Security Council authorizes transfer of UN troops to violence-wracked Côte d’Ivoire

Security Council

6 February 2006 – Expressing “serious concern” at the volatile situation in Côte d’Ivoire, where United Nations offices were looted and destroyed last month, the Security Council today authorized extra troops to boost the strength of the UN peacekeeping mission in the West African nation.

Reacting to Secretary-General Kofi Annan’s calls last week for more military personnel, the Council unanimously agreed to a temporary redeployment of troops from the UN mission in Liberia (UNMIL), but the numbers fell short of Mr. Annan’s request for an infantry battalion and a police unit.

Adoption a resolution, the Security Council authorized the immediate deployment of “a maximum of one infantry company from UNMIL to the United Nations Operation in Côte d’Ivoire (UNOCI), until 31 March 2006, in order to provide extra security coverage for United Nations personnel and property, and to perform other tasks mandated to UNOCI.”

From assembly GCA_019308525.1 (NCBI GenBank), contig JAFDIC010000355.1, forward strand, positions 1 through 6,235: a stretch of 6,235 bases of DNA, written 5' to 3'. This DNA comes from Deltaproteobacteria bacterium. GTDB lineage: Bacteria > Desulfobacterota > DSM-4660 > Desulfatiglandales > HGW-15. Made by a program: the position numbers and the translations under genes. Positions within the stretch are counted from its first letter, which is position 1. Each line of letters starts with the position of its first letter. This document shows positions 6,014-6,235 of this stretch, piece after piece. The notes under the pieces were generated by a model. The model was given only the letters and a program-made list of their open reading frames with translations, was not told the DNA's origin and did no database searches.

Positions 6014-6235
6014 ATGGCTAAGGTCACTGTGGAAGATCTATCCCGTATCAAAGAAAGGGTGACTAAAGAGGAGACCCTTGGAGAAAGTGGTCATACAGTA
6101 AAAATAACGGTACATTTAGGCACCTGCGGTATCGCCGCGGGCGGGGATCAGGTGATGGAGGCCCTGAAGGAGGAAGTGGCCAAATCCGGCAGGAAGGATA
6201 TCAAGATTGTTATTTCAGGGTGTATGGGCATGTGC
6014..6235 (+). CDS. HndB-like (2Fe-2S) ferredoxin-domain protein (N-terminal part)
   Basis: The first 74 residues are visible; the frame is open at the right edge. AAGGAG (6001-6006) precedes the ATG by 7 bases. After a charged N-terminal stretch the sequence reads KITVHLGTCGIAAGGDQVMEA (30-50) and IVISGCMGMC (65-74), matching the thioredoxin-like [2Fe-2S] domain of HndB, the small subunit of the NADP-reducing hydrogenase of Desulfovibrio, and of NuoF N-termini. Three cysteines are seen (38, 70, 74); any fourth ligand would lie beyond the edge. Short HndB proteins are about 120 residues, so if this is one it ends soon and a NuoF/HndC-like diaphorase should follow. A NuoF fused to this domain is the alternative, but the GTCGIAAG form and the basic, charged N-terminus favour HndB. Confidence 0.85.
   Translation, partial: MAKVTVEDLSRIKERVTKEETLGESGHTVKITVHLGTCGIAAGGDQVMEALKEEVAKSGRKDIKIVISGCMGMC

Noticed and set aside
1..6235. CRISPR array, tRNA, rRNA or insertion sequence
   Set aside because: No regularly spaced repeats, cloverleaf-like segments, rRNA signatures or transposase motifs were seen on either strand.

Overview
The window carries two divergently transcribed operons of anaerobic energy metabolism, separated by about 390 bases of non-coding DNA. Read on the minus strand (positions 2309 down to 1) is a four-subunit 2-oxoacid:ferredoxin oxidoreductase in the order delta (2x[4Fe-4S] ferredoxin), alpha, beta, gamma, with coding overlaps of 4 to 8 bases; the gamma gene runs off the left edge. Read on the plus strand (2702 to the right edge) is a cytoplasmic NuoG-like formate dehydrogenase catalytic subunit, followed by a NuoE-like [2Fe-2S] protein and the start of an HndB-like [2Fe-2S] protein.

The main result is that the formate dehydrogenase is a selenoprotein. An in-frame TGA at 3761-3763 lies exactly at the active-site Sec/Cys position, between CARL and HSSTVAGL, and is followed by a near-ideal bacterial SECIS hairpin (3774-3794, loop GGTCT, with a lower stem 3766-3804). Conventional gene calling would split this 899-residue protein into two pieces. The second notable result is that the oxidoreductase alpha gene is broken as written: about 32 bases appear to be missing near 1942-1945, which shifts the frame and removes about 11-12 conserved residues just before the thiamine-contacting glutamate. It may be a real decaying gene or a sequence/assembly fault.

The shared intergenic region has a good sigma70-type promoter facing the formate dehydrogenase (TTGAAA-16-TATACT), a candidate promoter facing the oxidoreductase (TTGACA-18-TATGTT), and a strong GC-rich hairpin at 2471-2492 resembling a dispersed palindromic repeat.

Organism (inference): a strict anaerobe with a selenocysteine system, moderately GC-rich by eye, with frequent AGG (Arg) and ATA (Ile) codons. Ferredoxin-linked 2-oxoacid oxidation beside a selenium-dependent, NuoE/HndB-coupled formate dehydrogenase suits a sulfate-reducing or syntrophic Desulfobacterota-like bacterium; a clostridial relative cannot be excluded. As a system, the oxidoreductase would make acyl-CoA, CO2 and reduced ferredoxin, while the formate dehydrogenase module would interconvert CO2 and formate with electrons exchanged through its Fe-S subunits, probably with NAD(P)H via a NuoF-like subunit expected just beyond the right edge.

The Council went on to say that it would closely monitor the situation in Côte d’Ivoire up to the end of March so as to decide on future troop levels, while also taking into account what was happening in Liberia so as not to leave the mission there short of personnel.

UN offices were put under siege, looted or destroyed for four days last month in Abidjan, the commercial centre of Côte d’Ivoire, as well as in other towns.

On 24 January, faced with the imminent expiration of UNOCI's mandate, the Council extended it through mid-December and pledged to keep its troop strength under review. But the 15-member security body stopped short of meeting Secretary-General Kofi Annan's recommendation to significantly increase the size of the force.

In a report to the Council, Mr. Annan had called for an additional 3,400 soldiers or four battalions to be added to UNOCI's troop strength, plus an additional 475 police personnel.

The recommendation preceded the attacks on the UN across the country. In remarks to journalists after violence broke out, the Secretary-General said, “events on the ground have made our case.”

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